If your first memories of J.K. Simmons are like mine, talking with the actor presents itself as a terrifying opportunity. But the actor, whose breakthrough role as the murderous neo-Nazi prisoner Vernon Schillinger on HBO’s Oz traumatized a good part of my adolescent brain, is also something of a secret comic-weapon. In everything from the Spider-Man films (where Simmons plays the cigar-chomping newspaperman J. Jonah Jameson) to Justice League to last year’s pandemic-era hit Palm Springs, Simmons proves that he can flex his comic muscles as much as his more intimidating features. Heck, he’s even sorta funny as the ultra-intimidating music instructor in Whiplash, the film that netted him an Academy Award.
The streak continues with the upcoming film The Tomorrow War, the big new wannabe blockbuster from Amazon Prime Video, where Simmons plays the muscled-up, bon-mot-tossing father of Chris Pratt’s time-travelling soldier. (If your dream is to hear Simmons utter the line, “I wish Stevie Nicks showed up naked with a jar of pickles and a bottle of baby oil,” then you can die happy.)
Ahead of The Tomorrow War’s release July 2, Simmons spoke with The Globe and Mail about working out, playing the pussycat and rattling audiences’ nerves.
I have to say, you are absolutely jacked in this movie. What kind of workout regimen were you undergoing in preparation?
Oh, whatever my trainer Charles Cooperman in New York told me to do. Picking up heavy things. Climbing. Sweating like a man half my age. Basically trying to look like Chris Pratt could be my son.
You’re no stranger to the gym, though, as a few years ago fans were shocked to see you in photos snapped at a gym where you were absolutely ripped. Many assumed it was in preparation for Justice League, but it turns out that you just enjoy working out.
Yeah, “Shredded Santa” is what my son’s friend called those photos. I’ve had a few parts in a row where the script says, “He’s in pretty good shape for a guy his age,” and I love the motivation. About 12 years ago, I was just in horrible shape, and had gotten even fatter for a movie. The director wanted me to pack on the pounds and I foolishly agreed, because I found it’s very hard to get back in shape when you’re 55. A while back, I asked my pal James Duff, who was head writer on the show The Closer, which I was doing at the time, “Would you write something here and there mentioning my character feels fat and needs to lose weight? And then later someone can compliment him on losing 10 pounds?” I need that extra motivation.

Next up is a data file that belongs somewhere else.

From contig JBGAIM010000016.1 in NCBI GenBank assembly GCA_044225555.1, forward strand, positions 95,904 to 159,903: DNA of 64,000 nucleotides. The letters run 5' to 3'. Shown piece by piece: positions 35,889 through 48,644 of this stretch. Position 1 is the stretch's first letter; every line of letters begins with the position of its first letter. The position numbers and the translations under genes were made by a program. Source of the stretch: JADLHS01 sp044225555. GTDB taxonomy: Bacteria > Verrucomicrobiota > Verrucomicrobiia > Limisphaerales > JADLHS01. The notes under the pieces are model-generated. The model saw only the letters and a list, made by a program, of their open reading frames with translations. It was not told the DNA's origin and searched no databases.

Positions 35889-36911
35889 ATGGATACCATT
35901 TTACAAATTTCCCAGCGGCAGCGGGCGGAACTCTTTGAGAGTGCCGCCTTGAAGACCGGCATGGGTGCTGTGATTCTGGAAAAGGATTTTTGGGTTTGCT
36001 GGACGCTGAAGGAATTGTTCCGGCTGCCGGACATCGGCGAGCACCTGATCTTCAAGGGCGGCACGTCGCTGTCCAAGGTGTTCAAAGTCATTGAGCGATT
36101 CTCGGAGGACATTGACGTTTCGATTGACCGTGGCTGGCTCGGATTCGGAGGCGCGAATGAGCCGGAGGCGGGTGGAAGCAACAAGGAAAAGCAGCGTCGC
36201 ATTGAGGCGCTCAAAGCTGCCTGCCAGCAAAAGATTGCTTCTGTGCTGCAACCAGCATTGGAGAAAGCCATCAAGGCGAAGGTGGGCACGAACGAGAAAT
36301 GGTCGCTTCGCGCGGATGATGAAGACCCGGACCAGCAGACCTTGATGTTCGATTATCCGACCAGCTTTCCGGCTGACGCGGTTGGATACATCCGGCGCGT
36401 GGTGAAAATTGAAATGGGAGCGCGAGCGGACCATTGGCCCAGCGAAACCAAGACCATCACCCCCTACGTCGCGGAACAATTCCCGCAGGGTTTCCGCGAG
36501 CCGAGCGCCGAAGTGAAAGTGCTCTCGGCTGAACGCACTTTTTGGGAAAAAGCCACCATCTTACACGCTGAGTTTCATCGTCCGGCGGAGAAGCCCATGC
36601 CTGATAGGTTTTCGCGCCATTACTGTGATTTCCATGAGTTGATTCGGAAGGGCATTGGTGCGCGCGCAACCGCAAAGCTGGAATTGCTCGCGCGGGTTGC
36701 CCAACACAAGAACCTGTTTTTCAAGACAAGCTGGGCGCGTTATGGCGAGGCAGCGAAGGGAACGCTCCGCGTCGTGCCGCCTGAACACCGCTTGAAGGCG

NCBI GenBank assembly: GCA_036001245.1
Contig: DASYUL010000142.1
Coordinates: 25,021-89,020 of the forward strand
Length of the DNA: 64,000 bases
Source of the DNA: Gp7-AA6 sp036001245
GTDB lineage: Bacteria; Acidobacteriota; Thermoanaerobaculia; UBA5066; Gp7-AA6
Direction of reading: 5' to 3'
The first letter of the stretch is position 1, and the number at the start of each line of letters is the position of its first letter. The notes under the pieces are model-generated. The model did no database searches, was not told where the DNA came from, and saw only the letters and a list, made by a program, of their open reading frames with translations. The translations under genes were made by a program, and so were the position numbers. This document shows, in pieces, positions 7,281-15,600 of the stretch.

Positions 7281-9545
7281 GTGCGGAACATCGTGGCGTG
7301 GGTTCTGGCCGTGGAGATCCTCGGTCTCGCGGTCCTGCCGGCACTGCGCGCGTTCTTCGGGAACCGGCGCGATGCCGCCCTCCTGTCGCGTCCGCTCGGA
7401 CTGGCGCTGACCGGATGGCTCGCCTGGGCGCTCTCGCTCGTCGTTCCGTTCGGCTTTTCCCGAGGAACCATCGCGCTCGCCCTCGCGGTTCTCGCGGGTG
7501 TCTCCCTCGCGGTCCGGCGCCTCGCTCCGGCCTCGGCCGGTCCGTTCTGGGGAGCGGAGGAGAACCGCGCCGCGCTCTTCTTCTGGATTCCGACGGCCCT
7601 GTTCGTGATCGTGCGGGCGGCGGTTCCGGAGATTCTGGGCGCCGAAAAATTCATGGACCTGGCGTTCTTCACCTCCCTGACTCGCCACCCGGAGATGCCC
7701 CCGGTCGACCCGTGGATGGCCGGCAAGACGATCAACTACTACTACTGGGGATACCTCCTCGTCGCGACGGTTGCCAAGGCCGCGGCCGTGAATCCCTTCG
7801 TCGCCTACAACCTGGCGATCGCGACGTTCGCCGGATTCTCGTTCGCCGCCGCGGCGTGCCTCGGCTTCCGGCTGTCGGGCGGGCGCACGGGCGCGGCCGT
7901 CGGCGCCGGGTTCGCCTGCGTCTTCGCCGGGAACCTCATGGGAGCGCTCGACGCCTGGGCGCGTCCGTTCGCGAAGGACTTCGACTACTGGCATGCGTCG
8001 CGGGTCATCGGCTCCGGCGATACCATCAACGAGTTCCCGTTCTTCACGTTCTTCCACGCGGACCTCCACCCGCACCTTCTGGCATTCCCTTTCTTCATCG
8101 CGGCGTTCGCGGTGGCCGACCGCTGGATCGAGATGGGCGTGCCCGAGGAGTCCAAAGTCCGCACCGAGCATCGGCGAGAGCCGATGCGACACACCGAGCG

The Tomorrow War is an interesting film for you. As in: We get 90 minutes into it, and I’m wondering, hey, is J.K. coming back at any point? And if so: How?
Yeah, I feel like ever since I started becoming number one or two on the call sheet, I like taking these little parts to throw people’s expectations off. I’ve done several things recently where it’s just a scene or two where, for whatever combination of reasons, it’s interesting enough to do. I do like the fact that my level of recognizability, if that’s a word, now throws expectations askew sometimes. But you know, in the Spider-Man movies, I’m just doing a scene or two, too. They’re not going to make a J. Jonah Jameson movie.
Well, not yet. But it is interesting, that little accent you add to every project. I think of these in-and-out characters as jerks with charm, a job that you seem to have perfected over the years.
I’ve always tried to balance it out, even back when I was doing regional theatre. If I was doing a musical one week, I’d want to follow it up with Shakespeare. If I’m playing a couple jerks in a row, I want to play a pussycat. I’ve been fortunate to be able to do that, even back when I was a beggar and shouldn’t have been so choosy. And that my agent put up with it.
My first exposure to your work was on Oz, which I grew up watching with the volume turned down very low in my parents’ living room. Now that the show is so widely available to stream on HBO Max, do you find a different generation of viewer recognizing your work there?
Oz was a first for me, too, because I was really only a theatre actor until about a year before then. It was huge for a lot of the cast. Now that it’s on again, and I’m just an older and wrinklier version of the same bald white guy, I’m getting more recognition again, much to my children’s consternation. But they haven’t seen it, as far as I know. We certainly sheltered them from it for a long time. Better than your parents did.
The Tomorrow War is available to stream on Amazon Prime Video starting July 2
This interview has been condensed and edited
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